FILE - In this March 21, 2020, file photo, a man walks along a usually busy Fremont Street after casinos were ordered to shut down due to the coronavirus outbreak in Las Vegas. A U.S. casino company with 29 properties in 10 states is laying off thousands of employees, citing a slow restart to business following closures due to the coronavirus pandemic. Las Vegas-based Boyd Gaming Corp., said in a statement Monday, July 13, 2020, that an unspecified number of furloughed employees will not return. As many as 2,500 company workers in Nevada could be affected. The publicly-traded company had about 10,000 employees in Nevada and another 14,300 nationally, according to its last annual report. It also has properties in Illinois, Indiana, Iowa, Kansas, Louisiana, Mississippi, Missouri, Ohio, and Pennsylvania. (AP Photo/John Locher, File)
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LAS VEGAS (AP) — A U.S. casino company with 29 properties in 10 states is laying off thousands of employees, citing a slow restart to business following closures due to the coronavirus pandemic.

Las Vegas-based Boyd Gaming Corp. said in a statement Monday that an unspecified number of furloughed employees will not return to work.

The Las Vegas Review-Journal reported 2,500 company workers in Nevada could be affected.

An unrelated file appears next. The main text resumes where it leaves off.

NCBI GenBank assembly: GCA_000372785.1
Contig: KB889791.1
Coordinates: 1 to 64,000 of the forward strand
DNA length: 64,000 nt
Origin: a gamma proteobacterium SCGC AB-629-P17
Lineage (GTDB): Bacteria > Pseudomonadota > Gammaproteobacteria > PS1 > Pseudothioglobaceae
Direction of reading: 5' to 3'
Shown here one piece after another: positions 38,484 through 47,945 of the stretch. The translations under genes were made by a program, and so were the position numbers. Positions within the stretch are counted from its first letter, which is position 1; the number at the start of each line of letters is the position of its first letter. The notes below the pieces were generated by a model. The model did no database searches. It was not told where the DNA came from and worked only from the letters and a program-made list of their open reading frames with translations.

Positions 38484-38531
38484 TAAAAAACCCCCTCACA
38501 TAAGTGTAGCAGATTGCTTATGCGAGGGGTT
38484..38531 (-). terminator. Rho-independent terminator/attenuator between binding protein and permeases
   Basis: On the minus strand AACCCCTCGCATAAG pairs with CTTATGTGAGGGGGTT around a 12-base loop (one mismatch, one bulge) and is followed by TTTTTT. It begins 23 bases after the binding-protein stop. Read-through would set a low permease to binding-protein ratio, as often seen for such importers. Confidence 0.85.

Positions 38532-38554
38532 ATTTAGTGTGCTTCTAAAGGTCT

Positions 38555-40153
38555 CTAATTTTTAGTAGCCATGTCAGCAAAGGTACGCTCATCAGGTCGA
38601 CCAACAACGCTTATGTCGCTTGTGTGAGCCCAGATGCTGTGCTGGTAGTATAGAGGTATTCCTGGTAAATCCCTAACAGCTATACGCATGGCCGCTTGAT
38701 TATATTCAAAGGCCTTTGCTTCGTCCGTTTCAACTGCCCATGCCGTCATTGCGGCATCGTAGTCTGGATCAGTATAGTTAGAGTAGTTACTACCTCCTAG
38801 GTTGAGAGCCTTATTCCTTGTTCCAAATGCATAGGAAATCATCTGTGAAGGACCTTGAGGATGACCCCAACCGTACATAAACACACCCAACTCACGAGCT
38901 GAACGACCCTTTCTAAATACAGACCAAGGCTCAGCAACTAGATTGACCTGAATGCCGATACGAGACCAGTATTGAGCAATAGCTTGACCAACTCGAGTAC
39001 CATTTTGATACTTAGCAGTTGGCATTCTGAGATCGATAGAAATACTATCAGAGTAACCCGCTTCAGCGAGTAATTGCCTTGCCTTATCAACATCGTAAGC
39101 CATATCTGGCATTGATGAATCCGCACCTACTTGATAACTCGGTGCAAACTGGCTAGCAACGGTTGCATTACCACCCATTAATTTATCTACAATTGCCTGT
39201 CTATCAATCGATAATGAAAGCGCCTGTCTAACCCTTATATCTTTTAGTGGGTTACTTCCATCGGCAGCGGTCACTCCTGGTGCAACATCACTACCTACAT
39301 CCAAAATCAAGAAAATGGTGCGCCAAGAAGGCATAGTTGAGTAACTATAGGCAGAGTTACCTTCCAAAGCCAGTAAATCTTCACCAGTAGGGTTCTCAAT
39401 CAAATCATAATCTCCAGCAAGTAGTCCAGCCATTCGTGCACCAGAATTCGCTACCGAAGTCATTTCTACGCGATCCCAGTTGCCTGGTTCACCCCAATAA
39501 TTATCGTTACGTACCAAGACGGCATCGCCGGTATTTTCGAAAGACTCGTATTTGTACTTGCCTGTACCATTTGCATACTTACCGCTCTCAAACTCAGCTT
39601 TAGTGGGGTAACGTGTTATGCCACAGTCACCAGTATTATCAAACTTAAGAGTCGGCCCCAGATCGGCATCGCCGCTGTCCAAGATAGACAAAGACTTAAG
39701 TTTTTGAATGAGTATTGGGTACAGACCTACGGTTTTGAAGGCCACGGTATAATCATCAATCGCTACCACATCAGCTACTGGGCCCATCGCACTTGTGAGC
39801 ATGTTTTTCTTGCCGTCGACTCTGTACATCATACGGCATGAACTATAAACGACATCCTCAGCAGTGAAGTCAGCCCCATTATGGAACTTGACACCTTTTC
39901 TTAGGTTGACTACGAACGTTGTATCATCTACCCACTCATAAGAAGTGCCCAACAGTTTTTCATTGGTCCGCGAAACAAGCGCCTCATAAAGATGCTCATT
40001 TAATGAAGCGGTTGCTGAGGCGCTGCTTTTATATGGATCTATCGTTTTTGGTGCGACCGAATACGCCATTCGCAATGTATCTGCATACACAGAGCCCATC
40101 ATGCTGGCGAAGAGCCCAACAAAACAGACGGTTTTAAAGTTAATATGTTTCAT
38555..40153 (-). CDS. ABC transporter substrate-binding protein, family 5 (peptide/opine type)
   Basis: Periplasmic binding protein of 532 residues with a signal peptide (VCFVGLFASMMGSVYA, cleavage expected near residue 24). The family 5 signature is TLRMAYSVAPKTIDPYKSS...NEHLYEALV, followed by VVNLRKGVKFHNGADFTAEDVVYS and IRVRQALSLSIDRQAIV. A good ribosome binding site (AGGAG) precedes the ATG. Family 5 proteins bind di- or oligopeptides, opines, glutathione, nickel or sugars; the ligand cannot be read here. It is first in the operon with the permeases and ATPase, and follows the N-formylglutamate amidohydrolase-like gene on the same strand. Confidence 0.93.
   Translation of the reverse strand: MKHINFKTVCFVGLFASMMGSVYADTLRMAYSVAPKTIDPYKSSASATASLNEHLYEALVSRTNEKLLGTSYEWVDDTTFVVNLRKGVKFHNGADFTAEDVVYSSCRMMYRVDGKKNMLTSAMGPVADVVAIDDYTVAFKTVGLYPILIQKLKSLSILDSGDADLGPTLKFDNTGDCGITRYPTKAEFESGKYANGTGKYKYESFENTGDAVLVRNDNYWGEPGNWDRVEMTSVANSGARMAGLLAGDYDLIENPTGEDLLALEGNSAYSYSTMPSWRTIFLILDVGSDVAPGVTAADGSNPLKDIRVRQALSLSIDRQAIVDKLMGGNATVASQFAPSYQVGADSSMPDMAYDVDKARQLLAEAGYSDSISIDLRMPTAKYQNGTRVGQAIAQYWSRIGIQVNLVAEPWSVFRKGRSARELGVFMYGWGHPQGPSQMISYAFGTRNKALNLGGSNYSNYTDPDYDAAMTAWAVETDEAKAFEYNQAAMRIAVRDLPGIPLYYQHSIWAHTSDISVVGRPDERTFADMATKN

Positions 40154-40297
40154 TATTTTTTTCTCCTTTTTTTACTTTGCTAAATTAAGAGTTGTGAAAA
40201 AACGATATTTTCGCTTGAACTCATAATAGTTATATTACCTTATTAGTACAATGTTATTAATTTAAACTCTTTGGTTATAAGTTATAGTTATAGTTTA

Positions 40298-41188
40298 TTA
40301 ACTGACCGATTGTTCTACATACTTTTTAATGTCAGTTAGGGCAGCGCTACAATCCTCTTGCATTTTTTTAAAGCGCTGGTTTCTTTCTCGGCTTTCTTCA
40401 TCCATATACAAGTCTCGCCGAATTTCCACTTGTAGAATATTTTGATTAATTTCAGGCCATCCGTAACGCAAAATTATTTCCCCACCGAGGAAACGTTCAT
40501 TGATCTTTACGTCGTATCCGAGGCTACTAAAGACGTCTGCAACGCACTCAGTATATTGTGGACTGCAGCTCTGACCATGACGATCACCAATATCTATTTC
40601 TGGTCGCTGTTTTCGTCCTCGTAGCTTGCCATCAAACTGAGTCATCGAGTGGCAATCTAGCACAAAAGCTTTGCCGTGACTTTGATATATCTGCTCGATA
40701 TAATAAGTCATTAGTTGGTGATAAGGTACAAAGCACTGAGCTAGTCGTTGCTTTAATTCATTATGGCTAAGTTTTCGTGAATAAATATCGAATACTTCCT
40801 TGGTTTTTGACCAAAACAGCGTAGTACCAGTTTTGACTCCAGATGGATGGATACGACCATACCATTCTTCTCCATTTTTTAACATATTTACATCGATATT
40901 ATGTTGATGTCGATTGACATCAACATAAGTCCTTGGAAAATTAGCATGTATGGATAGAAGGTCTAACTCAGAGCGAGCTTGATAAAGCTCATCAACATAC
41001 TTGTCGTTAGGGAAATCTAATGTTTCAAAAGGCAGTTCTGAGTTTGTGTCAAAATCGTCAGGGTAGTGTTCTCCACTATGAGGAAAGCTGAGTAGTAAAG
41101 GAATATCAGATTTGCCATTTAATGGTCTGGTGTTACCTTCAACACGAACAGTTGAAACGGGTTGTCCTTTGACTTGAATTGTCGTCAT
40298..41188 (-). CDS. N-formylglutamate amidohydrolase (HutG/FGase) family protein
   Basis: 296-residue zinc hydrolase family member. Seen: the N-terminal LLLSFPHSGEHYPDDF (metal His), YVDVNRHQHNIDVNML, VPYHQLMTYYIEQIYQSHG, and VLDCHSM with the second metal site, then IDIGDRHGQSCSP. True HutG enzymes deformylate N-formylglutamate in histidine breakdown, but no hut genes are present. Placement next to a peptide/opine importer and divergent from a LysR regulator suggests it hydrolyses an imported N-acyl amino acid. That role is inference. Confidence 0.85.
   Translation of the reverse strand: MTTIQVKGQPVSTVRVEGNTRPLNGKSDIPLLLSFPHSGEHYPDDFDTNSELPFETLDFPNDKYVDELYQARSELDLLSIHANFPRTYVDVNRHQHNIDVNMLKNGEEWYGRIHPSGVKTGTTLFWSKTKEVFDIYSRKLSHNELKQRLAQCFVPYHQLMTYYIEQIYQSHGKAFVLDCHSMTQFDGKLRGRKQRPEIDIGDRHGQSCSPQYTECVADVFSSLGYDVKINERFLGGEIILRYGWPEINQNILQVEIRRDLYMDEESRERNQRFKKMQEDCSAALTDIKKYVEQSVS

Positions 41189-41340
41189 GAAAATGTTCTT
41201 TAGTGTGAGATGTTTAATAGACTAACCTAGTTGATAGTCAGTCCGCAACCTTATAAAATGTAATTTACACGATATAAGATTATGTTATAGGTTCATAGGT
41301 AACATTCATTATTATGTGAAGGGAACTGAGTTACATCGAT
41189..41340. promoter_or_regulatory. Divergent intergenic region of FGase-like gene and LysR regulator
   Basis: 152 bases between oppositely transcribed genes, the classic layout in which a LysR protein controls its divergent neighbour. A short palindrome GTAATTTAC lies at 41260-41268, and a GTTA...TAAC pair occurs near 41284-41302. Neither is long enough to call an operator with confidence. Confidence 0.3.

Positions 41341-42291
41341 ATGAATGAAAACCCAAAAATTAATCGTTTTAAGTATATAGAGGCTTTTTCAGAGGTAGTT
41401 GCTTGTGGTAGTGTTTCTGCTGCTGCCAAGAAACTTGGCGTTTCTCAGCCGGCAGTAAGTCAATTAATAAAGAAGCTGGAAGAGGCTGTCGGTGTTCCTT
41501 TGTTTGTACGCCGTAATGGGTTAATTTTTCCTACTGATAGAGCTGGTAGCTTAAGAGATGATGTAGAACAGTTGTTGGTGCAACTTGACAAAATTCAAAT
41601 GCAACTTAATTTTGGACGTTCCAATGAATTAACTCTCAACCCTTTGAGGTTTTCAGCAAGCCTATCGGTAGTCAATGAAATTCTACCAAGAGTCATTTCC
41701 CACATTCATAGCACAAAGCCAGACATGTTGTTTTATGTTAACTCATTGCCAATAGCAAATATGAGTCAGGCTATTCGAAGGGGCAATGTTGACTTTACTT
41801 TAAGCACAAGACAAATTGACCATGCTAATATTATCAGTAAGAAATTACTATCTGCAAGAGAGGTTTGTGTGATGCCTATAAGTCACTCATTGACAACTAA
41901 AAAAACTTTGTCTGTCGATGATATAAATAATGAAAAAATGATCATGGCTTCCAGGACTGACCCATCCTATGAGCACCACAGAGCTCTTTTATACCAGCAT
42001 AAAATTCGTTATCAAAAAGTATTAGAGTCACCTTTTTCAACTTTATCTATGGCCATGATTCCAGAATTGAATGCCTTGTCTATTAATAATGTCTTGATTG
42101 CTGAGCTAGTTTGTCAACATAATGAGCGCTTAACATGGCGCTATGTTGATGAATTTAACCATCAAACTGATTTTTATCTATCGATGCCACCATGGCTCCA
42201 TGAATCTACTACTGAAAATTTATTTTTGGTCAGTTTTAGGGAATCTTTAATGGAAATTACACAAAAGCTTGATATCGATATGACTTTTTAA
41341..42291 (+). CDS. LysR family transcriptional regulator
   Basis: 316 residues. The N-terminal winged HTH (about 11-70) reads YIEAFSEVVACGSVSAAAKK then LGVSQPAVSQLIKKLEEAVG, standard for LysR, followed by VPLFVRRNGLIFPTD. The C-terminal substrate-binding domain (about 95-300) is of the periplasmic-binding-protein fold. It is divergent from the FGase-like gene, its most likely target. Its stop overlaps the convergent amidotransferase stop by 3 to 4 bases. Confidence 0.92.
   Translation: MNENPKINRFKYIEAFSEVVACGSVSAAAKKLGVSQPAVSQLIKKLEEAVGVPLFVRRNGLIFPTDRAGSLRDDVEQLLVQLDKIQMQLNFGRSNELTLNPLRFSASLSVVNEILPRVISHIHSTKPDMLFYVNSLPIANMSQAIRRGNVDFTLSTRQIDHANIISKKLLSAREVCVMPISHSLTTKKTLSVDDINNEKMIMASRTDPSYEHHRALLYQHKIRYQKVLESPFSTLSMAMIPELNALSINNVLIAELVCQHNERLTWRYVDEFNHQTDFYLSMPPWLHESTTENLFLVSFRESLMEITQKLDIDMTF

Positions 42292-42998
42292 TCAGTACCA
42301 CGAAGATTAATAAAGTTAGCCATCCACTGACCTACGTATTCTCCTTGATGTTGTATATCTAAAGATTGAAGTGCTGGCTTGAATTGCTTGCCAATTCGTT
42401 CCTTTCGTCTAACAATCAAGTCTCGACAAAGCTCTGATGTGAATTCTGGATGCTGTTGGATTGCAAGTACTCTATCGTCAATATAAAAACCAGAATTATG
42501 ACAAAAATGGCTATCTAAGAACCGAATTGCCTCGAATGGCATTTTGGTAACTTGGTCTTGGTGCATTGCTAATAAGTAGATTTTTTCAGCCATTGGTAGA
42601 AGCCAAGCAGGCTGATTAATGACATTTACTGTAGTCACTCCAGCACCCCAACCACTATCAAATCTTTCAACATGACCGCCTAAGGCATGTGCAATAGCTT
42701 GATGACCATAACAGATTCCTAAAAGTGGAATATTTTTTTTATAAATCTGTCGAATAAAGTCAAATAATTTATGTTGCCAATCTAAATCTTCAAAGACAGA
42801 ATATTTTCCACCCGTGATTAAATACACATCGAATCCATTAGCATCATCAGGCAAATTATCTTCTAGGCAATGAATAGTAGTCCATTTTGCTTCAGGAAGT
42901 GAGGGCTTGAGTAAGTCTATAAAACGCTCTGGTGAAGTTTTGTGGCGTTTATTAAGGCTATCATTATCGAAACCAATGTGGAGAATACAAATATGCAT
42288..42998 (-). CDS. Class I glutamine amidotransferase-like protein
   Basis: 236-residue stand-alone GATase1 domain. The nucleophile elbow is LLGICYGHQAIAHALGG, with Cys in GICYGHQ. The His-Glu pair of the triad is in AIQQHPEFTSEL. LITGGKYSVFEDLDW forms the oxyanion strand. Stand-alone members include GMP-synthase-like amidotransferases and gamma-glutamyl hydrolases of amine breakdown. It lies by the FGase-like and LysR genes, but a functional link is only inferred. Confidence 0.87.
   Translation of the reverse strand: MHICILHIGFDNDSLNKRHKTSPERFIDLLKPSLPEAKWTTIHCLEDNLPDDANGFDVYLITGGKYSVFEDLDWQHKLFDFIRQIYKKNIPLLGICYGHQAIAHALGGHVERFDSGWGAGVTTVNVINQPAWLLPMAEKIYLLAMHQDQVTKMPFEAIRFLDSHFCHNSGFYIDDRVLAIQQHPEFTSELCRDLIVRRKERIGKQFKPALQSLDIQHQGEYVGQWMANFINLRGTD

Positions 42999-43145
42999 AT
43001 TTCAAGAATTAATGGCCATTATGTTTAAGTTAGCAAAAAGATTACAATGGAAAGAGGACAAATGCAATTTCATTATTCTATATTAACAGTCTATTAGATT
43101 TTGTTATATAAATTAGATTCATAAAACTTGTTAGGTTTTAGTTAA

“While we have been able to reopen most of our properties,” the company said, “we are still facing significant restrictions on our business, and visitation levels remain well below pre-pandemic levels.”

Boyd in May posted notice under the federal Worker Adjustment and Retraining Notification Act of 1988 that it might let go 25% to 60% of its workforce. It said Monday layoffs were at the “lower end” of the projection.

The publicly traded company had about 10,000 employees in Nevada and another 14,300 nationally, according to its last annual report. It has properties in Illinois, Indiana, Iowa, Kansas, Louisiana, Mississippi, Missouri, Nevada, Ohio and Pennsylvania.

Company spokesman David Strow said Tuesday that all company casinos have reopened, except three in Las Vegas. The Nevada closures in mid-March followed an order by Gov. Steve Sisolak aimed at reducing the spread of COVID-19.